According to those well-versed in these subjects, Benicia’s spirits mainly fall into two categories: the recurring cast of characters, like Carl or Ben, who are known to investigators and sensitives. Then there are the roaming spirits, who might pop up in a ghost walk here or there, but aren’t anchored down in any particular place. Of course, Benicia has no shortage of old buildings, which Martinez suggested increases the chances of detecting a passer-by spirit.

“Imagine how many souls have passed through this place over the years,” Martinez said. “And of course this works to our advantage as well … Sometimes we have six spirits here in this building alone. The most I’ve heard was 11.”

Benicia’s downtown wasn’t always the quiet, peaceful strip it is now, where newlyweds can go to furnish their home with antiques, or where a group of old friends can come find a quaint tea room for lunch. In the olden days, downtown Benicia was inhabited mainly by two kinds of people: sailors, and drunken sailors.

“Benicia, back in the day, was thriving. We were a waterway source, and you had a lot of people coming,” Martinez said. “It was huge.”

If you read Tales of the Fish Patrol by Jack London, a slightly embellished retelling of London’s experiences in Benicia, you’ll read short stories about illegal fisherman, dangerous pirates, and high-speed chases on the Carquinez Strait. These times, though much more adventurous, also led to a lot of folks’ untimely demises, thereby potentially increasing Benicia’s spirit population. London died in Sonoma County, but Martinez said his spirit may still pass through Benicia.

“They have not talked to Jack London’s spirit yet, though,” Martinez said. “But it’d be nice if they did.”

Hogarty’s means of getting a yes/no on whether a spirit is around involves a divining rod and a K2 detection sensor, both of which are used to find “hidden energy,” Martinez said.

According to Martinez, the type of energy the K2 sensor detects isn’t specific to spirit energy, so false positives can happen.

“They’re very good about explaining how it works,” she said. “A participant might go, ‘Ooh!’ And get excited when it starts to light up, but that may just be because you’re standing under a light.”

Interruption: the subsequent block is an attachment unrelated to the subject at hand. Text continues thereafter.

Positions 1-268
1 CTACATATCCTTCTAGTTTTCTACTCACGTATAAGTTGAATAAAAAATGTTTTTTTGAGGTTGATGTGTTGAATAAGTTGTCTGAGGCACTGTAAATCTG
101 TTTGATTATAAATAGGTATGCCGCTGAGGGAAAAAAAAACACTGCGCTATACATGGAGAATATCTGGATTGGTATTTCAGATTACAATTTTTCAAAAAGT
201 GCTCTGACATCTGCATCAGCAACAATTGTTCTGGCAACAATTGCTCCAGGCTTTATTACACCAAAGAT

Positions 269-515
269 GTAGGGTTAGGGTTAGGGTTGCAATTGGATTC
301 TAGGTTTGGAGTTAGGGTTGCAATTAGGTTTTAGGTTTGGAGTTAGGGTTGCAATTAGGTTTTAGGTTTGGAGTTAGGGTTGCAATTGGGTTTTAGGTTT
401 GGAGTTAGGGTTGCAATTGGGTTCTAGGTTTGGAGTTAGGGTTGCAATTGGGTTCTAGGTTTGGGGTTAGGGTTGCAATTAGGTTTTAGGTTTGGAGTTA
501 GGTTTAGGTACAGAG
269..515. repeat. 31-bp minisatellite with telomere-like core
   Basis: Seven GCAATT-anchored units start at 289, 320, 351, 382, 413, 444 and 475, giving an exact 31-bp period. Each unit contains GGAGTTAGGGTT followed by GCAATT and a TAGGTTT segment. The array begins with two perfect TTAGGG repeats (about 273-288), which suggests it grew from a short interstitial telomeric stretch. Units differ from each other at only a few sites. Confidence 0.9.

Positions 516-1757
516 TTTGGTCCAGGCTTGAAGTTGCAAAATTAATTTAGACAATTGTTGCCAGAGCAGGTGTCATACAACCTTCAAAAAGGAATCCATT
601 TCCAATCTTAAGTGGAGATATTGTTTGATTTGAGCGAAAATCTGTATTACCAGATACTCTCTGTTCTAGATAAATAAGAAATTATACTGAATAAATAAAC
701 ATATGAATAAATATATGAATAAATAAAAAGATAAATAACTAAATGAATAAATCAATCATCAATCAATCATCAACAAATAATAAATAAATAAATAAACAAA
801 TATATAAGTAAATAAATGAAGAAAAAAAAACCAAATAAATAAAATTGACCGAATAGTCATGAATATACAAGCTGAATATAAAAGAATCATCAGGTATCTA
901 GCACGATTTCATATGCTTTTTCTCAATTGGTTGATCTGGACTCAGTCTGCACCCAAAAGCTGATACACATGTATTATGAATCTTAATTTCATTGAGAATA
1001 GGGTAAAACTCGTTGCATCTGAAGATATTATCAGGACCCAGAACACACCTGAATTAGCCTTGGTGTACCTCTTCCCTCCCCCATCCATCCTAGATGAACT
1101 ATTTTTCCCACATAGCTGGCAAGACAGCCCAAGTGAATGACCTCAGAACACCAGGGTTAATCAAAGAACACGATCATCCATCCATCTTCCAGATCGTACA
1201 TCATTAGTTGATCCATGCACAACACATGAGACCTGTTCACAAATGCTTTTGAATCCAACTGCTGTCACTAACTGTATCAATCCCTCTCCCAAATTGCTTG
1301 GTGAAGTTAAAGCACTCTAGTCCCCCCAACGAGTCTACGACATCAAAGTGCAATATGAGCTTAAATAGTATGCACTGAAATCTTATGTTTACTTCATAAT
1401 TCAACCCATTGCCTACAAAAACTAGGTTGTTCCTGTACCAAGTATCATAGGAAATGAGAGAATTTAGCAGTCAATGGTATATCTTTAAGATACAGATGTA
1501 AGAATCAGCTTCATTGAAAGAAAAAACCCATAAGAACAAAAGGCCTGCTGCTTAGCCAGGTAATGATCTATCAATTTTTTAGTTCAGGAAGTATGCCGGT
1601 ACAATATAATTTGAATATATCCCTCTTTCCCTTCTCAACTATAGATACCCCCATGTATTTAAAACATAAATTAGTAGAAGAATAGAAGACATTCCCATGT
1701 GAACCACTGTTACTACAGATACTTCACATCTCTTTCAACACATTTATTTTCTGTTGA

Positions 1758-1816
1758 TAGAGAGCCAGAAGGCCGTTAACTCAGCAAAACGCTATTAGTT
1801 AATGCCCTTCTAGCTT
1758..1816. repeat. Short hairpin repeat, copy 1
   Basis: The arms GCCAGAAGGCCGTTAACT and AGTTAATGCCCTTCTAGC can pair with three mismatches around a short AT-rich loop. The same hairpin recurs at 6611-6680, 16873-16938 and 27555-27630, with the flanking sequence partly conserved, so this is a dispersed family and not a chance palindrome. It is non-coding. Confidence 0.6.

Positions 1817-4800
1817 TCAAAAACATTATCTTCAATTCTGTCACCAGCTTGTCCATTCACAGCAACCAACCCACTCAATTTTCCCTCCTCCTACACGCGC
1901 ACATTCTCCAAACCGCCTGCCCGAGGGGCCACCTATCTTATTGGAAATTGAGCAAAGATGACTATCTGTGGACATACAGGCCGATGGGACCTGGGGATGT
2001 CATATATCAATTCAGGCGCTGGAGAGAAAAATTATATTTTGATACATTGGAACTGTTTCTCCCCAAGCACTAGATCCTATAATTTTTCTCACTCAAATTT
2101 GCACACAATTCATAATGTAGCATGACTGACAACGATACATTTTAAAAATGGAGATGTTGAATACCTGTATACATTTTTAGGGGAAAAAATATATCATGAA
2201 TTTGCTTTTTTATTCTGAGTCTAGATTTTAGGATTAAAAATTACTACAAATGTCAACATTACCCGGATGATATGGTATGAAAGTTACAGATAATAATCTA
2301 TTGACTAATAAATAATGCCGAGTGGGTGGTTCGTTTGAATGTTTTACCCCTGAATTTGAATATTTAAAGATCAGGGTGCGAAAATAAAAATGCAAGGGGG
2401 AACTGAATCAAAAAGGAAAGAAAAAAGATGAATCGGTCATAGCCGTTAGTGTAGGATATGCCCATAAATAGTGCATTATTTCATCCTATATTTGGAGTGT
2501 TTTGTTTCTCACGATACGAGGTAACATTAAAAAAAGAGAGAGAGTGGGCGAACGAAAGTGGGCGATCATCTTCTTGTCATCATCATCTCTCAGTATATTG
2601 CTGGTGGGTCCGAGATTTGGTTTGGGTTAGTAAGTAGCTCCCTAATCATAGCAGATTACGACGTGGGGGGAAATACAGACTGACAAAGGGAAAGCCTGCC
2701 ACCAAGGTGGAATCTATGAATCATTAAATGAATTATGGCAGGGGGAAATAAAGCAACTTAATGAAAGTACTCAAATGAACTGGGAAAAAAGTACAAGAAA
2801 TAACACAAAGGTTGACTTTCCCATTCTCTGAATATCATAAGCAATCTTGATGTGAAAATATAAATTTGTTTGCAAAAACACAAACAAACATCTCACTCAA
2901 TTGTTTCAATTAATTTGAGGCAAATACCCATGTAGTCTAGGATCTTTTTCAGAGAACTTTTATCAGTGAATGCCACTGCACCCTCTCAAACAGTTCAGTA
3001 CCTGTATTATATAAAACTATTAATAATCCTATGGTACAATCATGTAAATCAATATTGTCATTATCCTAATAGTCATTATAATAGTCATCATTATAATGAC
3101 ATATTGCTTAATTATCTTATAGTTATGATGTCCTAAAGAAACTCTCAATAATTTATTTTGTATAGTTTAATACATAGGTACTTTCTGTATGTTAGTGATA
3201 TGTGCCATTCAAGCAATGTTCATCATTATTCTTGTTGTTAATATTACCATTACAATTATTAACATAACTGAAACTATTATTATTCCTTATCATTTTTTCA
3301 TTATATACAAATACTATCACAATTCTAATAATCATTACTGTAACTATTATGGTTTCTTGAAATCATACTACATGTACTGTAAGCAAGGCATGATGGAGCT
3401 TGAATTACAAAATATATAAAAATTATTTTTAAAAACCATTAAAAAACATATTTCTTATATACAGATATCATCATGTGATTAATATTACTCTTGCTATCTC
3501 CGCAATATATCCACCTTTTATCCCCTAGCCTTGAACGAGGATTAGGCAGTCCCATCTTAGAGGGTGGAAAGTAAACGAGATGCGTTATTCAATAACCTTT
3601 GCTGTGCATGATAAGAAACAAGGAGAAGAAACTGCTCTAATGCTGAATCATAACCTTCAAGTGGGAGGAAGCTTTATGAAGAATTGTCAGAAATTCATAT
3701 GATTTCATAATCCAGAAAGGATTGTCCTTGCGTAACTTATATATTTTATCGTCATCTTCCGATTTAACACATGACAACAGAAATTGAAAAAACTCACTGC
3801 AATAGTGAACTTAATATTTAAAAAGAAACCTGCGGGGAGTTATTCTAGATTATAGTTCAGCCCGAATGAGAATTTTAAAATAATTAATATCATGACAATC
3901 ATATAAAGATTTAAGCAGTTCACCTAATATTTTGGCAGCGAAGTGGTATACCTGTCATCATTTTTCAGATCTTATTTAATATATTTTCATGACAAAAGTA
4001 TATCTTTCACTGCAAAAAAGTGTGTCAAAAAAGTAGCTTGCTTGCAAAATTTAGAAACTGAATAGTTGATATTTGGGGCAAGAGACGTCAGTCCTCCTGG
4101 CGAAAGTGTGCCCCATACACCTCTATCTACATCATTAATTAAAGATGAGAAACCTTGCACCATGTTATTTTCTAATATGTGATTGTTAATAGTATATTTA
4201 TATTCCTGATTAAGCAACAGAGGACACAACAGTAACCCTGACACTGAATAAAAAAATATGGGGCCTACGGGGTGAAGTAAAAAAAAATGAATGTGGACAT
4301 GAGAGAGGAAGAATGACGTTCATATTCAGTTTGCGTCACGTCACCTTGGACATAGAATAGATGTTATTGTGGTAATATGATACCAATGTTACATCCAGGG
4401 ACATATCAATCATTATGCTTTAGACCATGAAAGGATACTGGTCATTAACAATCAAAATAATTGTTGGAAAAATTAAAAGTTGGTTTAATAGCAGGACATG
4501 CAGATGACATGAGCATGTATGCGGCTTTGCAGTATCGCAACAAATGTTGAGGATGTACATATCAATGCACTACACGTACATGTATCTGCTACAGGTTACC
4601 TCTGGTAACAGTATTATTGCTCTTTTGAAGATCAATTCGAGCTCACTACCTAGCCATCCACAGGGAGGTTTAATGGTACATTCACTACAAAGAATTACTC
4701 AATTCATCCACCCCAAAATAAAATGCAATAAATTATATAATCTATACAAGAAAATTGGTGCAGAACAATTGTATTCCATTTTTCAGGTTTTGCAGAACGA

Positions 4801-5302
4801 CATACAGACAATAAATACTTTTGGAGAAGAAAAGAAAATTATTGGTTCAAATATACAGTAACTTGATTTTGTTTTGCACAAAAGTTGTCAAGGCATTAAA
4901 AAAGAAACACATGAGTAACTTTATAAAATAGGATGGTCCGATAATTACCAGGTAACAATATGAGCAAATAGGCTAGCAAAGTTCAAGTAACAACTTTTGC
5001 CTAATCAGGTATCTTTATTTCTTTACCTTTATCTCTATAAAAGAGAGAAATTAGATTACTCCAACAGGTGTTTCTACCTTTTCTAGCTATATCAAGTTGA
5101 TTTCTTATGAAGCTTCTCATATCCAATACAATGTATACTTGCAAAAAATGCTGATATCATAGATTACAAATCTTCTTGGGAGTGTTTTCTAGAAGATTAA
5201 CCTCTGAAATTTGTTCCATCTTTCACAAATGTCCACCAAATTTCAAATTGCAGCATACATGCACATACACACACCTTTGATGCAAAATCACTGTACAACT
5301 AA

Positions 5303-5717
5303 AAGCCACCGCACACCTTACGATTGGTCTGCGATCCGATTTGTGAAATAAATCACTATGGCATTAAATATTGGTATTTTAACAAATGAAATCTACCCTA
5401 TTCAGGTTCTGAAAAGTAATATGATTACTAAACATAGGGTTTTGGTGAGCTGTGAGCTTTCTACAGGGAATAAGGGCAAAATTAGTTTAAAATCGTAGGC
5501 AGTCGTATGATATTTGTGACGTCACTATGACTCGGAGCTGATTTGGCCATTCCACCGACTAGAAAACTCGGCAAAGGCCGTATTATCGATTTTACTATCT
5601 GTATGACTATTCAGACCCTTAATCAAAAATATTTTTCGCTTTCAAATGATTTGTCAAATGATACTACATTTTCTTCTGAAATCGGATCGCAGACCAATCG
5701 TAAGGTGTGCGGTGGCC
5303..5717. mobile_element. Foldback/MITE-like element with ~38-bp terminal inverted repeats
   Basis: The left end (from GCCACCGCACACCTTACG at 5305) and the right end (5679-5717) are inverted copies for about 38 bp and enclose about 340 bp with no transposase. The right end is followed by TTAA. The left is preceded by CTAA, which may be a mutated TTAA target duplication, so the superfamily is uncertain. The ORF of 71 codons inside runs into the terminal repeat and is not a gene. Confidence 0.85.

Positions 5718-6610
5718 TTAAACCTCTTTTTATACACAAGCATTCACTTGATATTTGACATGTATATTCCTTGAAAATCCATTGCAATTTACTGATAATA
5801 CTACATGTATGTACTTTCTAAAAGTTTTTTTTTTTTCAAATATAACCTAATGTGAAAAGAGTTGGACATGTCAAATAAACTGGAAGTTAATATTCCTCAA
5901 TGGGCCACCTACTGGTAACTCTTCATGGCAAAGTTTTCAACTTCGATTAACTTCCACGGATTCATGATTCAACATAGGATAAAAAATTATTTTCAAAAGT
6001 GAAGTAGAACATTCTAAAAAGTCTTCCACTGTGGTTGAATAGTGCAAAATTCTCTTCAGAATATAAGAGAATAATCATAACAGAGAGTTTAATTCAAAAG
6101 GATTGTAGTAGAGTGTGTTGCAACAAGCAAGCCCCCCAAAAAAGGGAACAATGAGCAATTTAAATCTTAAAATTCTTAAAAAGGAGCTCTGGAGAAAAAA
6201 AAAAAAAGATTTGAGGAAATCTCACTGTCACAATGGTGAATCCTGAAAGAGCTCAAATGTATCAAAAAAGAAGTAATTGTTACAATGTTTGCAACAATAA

Surprisingly, Benicia’s ghost walk (and others in the area) have restrictions on how children can participate. For one thing, kids under 12 just flat out aren’t allowed. Kids 12-17 must be accompanied by a parent, and most ghost walks are very adult heavy.

“Sometimes, with small kids, you have to wonder how long they can stay focused on something, and you don’t want to scare them,” Martinez said. “It’s mainly an adult thing, but we do get a few where their mom, or grandma or aunt, will tell them, ‘Wait till you’re older,’ and they’ll show up for one right after their 12th birthday.”

Benicia’s Ghost Walks take place twice a month at Benicia Main Street, located at 90 First Street, starting in February, and going through October. To celebrate Halloween, though, they’re held every other week in October. Groups can be up to 20 people, and walks always start at 8 p.m., though folks are encouraged to show up at 7:30-45 p.m. and sign up. This year, they will be held on Oct. 7th and Oct. 21st, both Fridays, are well as the following Saturdays: Oct. 1st, 8th and 22nd.

Tickets cost $25 each. For more information, visit www.beniciamainstreet.org/ghost-walk/ or call (707) 745-9791. For more information on Napa’s ghost walks, go to www.napaghosts.com or call (707) 363-6890.

Suisun’s Ghost walks are for ages 10 and up, and children aged 10-16 must be accompanied by a parent. Tickets are $25. For more information, go to www.suisunwaterfront.com/ghostwalk.php or email info@suisunwaterfront.com.

Nate Gartrell 3

Nate Gartrell grew up in Benicia, studied journalism in college, and has written for a handful of media outlets since age 15. He aspires to visit all 30 Major League Baseball stadiums and to hit the trifecta at the horse track.